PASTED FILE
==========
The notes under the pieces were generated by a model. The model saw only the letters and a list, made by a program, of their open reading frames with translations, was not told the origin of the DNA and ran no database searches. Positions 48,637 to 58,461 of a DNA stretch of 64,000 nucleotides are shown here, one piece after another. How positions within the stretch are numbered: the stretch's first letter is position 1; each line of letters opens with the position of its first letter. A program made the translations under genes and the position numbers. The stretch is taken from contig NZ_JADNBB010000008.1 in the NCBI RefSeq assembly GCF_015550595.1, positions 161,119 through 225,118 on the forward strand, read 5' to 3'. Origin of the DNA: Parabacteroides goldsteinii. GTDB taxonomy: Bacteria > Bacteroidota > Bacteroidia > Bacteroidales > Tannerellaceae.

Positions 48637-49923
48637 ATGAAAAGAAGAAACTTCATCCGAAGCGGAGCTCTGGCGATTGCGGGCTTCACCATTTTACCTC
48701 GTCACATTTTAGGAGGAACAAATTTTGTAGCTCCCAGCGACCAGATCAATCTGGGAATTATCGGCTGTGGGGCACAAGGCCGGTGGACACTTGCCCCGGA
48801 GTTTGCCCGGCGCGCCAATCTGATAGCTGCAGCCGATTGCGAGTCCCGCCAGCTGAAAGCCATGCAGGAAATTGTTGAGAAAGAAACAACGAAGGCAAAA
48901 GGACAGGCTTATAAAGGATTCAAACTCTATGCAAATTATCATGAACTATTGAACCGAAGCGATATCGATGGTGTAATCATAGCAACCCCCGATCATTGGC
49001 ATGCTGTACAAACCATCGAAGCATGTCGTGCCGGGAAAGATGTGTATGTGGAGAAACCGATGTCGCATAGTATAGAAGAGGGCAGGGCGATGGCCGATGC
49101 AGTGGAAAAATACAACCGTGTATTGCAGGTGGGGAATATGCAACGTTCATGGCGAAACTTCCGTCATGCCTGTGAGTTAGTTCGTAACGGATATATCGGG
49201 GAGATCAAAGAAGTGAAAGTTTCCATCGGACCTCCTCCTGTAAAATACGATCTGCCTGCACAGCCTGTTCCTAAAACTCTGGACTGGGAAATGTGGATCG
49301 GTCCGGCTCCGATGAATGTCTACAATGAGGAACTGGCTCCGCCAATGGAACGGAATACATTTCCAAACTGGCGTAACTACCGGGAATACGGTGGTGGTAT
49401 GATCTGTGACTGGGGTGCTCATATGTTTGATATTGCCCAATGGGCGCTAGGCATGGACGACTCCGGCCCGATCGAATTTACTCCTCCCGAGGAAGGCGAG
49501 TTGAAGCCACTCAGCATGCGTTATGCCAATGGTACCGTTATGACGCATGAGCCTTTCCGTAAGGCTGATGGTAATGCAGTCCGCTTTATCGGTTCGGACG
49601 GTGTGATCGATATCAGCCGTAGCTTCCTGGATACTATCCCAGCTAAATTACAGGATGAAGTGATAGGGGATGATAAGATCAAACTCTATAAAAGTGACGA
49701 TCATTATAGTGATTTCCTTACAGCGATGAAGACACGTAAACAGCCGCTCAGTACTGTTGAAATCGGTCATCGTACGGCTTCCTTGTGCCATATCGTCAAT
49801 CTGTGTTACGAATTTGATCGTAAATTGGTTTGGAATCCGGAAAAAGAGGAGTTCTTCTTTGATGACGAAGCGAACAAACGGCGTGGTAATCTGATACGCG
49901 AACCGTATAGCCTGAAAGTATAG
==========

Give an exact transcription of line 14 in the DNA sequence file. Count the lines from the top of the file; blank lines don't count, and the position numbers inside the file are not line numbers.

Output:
49701 TCATTATAGTGATTTCCTTACAGCGATGAAGACACGTAAACAGCCGCTCAGTACTGTTGAAATCGGTCATCGTACGGCTTCCTTGTGCCATATCGTCAAT